Notice from Save the Trinity Aquifer:
SAVE THE TRINITY AQUIFER
July 10, 2012
To friends of the Trinity Aquifer:
EOG Resources and the TCEQ surprised us with a six day notice of a public meeting focused on the EOG sand mine in northwest Cooke County.
Many aspects of the EOG Sand Processing Plant concern citizens of North Texas. Those include aquifer depletion, truck traffic, road damage and the cumulative effects of a high volume release of silica from two areas: 1) From the sand processing plant and, 2) From the unearthing of the silica over more than a thousand acres.
Tomorrow evening at 7 PM, the TCEQ opens the discussion of one aspect of the EOG site: the approval on EOGs application to continually disburse silica and other air contaminants into the North Texas air for many years, perhaps decades.
OSHA has stated that crystalline silica has been classified as a human lung carcinogen. Before TCEQ grants the Air Quality Permit, common sense and a concern for public health dictate that the TCEQ should conduct an independent public study disclosing the extent of territory where people would be negatively affected by the cumulative daily release of silica from both the plant and from the unearthing of silica over a wide area.
We encourage you to attend the meeting to better understand how the TCEQ plans to allow EOG Resources to spread this deadly material without pause. The meeting will take place tomorrow (July 11) at the Gainesville Community Center (311 S. Weaver). Plan to be there at 6:15 to get a seat.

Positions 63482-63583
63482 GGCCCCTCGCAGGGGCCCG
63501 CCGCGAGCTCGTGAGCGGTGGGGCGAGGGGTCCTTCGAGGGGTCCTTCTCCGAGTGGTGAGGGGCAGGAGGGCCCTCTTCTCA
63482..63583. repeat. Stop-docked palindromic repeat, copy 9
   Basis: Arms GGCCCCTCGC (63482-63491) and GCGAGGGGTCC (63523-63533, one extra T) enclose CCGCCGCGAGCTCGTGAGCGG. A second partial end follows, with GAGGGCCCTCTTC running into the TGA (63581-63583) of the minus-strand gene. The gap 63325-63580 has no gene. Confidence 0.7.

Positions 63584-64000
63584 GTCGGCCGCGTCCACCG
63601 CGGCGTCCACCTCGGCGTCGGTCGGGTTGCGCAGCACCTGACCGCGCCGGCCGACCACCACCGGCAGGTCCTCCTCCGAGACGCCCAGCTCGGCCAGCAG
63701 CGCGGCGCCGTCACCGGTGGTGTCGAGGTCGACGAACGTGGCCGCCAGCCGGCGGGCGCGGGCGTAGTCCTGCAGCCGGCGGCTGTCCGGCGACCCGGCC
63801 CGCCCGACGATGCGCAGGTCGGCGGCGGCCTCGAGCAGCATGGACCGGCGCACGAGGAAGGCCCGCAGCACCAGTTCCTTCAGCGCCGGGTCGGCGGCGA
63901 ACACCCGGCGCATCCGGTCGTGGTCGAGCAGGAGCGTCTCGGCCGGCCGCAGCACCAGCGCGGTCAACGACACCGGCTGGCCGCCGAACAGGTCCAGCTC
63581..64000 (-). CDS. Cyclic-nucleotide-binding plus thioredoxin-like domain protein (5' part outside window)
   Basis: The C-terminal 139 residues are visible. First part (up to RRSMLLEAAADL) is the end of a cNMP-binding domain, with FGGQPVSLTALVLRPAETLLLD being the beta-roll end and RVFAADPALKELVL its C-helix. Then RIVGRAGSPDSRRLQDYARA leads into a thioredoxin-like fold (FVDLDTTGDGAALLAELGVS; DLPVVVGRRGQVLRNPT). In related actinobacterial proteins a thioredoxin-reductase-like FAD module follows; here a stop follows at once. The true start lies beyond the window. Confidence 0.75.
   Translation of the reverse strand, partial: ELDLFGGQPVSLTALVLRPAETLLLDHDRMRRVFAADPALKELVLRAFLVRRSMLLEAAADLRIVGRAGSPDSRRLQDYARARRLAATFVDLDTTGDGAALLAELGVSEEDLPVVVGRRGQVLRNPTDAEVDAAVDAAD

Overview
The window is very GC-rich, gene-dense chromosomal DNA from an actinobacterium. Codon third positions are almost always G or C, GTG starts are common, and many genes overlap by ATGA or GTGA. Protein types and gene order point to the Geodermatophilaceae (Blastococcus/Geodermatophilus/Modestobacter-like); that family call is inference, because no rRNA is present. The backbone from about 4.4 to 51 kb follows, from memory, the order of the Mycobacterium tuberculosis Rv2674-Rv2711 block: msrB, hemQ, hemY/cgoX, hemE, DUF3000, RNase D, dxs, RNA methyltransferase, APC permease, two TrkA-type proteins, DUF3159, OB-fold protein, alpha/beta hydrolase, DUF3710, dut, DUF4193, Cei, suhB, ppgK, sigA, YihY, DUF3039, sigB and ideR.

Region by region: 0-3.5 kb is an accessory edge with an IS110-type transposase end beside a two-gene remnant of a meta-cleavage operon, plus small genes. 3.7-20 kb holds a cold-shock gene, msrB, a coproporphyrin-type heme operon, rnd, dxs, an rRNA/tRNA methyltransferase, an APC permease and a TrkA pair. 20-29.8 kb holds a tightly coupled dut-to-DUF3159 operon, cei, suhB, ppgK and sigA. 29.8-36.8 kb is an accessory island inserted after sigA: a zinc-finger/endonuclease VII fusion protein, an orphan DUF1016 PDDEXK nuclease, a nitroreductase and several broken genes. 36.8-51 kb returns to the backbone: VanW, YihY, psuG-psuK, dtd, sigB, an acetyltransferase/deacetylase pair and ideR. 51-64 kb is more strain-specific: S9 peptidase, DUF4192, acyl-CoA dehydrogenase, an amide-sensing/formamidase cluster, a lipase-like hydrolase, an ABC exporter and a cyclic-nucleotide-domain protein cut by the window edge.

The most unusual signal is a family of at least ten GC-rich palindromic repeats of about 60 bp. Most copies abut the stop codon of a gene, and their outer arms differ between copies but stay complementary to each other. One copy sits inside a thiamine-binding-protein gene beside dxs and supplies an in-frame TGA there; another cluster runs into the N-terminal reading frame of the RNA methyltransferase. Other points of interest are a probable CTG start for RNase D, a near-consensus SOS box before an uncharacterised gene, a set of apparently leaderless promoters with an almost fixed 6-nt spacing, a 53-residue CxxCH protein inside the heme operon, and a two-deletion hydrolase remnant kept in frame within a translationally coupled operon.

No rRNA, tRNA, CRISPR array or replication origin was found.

At the last meeting EOG instructed their employees to attend so they stacked the meeting room and many of the residents couldn’t get in.
EOG has made some horrible messes in Montague County already.
About Sharon Wilson
Sharon Wilson is considered a leading citizen expert on the impacts of shale oil and gas extraction. She is the go-to person whether it’s top EPA officials from D.C., national and international news networks, or residents facing the shock of eminent domain and the devastating environmental effects of natural gas development in their backyards.
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I wish I could have made it tonight. I do remember when I questioned the landman about the mineral right owner selling water to the driller on the lease where we lived, that the landman told me not to worry. He said they were sucking the water out of the Trinity aquifer for drilling (the lease was in Wise County) so my well water coming from the Paluxy aquifer wouldn’t be affected. I did a little more research and learned how others rely on the Trinity, but I guess the only thing the landman thought I cared about was how it affected me.
Send that landman to Saint Jo, and have him explain to US how he is sucking the water out of our aquifer.